A group of nine senators from the United States just joined an increasingly ugly controversy over the upcoming Women’s World Cup, scheduled for this summer in Canada. At stake is the issue of artificial turf, which FIFA, soccer’s international governing body, has installed in three of the four stadiums commissioned for the World Cup, claiming that Canadian weather outside of Toronto doesn’t allow for growing natural grass fields. But the players, including stars Marta from Brazil and Abby Wambach from the United States, disagree, arguing that FIFA’s unwillingness to do what it takes to give them natural grass to play on constitutes discrimination, because players in the men’s World Cup aren’t expected to play on artificial turf. Marta and Wambach, along with other players, are suing FIFA and the Canadian Soccer Association in Canadian court, citing the country’s strong anti-discrimination laws in hopes of forcing FIFA to allow them natural grass, which they say is safer and more conducive to good play.
They have the support of nine U.S. senators, who sent a letter to FIFA Thursday asking them to work with the players on this issue. In a statement, Sen. Kirsten Gillibrand said, “The Women’s World Cup features the most elite female players in the sport, and it is outrageous that they would be subject to a lesser quality artificial turf. I urge FIFA to do what is right, by allowing our female professional athletes the same opportunity to play on grass that male players are afforded.” The players are offering a compromise, agreeing to play on artificial turf for the initial rounds if they get grass for semifinal and final rounds, but so far FIFA isn’t biting.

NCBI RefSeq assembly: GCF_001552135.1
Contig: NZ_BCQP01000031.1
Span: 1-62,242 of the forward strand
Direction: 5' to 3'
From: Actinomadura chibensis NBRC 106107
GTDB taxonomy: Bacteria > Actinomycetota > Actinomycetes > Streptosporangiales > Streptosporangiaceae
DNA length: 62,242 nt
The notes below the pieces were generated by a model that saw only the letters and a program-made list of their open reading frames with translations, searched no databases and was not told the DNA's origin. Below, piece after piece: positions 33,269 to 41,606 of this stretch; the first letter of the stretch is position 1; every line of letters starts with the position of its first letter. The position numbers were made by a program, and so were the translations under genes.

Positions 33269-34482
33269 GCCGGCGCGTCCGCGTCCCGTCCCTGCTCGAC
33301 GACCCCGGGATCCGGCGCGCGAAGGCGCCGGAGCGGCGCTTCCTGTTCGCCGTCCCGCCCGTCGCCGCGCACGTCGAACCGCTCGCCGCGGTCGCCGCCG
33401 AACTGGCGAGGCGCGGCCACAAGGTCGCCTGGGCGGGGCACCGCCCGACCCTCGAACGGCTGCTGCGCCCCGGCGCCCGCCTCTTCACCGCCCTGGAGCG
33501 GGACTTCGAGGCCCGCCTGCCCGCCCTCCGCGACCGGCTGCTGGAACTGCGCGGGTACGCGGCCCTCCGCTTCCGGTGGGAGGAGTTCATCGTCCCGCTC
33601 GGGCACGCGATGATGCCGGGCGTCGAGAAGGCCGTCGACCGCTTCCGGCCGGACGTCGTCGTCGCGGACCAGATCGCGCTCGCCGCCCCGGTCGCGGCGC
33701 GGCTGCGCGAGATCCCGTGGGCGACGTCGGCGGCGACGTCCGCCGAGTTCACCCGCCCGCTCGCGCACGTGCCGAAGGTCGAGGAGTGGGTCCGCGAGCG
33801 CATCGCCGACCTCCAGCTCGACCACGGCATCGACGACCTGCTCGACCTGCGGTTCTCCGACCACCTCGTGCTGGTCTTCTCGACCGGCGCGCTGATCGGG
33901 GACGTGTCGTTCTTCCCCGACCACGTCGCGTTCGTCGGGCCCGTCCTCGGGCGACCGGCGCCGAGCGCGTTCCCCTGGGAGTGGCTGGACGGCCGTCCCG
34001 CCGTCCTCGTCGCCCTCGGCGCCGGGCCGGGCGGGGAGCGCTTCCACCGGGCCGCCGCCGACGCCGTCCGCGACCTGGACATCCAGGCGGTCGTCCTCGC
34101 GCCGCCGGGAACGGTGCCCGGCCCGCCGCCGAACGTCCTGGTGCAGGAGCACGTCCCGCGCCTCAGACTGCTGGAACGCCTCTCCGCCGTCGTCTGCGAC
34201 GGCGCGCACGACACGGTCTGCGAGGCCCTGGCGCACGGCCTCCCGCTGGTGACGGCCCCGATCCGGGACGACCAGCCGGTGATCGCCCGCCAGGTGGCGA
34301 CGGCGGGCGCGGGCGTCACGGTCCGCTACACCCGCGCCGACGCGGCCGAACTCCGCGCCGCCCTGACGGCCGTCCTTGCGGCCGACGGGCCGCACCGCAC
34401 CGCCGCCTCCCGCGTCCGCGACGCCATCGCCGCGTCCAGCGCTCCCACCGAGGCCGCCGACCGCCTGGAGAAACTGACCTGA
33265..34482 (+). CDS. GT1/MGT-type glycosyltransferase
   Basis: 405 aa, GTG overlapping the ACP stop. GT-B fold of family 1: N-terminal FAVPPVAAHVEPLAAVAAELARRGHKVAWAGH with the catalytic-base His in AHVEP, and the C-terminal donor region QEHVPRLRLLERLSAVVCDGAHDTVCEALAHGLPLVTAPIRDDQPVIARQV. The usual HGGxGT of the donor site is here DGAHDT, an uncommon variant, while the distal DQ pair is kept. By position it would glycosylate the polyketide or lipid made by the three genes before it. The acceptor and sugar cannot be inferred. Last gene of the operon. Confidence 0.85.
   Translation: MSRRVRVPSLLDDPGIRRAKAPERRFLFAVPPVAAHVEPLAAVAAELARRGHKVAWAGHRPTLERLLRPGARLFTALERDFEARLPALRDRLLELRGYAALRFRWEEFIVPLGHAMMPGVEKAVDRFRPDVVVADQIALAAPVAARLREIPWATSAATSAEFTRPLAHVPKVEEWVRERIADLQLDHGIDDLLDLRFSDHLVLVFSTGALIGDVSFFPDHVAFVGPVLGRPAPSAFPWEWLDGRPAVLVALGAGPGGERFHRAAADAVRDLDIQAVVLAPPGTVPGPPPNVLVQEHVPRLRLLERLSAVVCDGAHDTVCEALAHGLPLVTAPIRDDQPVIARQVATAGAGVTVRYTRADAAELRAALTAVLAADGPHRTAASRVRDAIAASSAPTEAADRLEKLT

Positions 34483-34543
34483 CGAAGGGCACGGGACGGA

Considering that FIFA isn’t letting nature get in the way for the 2022 men’s World Cup in Qatar, which is going to require elaborate and expensive weather control systems to keep players from fainting after mere minutes of trying to play in that heat, the arguments about the expense for growing grass in Canada are a little difficult to swallow. The use of artificial turf is not completely unknown in the world of professional soccer. Some European soccer clubs use it, and it was used for the U-17 World Cup (for junior players) in 2007. However, this pattern suggests that, for FIFA, artificial turf is seen as acceptable for “lesser” games but that it’s grass-only at the most elite level. Putting artificial turf down for the Women’s World Cup feels like an official endorsement of the idea that the women’s sport is lesser than the men’s.
Of course, one could argue that the women’s sport is lesser than the men’s: exponentially less popular, less lucrative, with very few players that make much money at it at all, compared with the men, who are some of the highest paid athletes in the world. But if the women are ever going to have a shot at growing their sport, it’s imperative that FIFA doesn’t treat women’s soccer like it’s second-rate. It’s not as if the female players are demanding the same salaries, endorsement deals, or marketing as the men get. They just want to play on decent fields.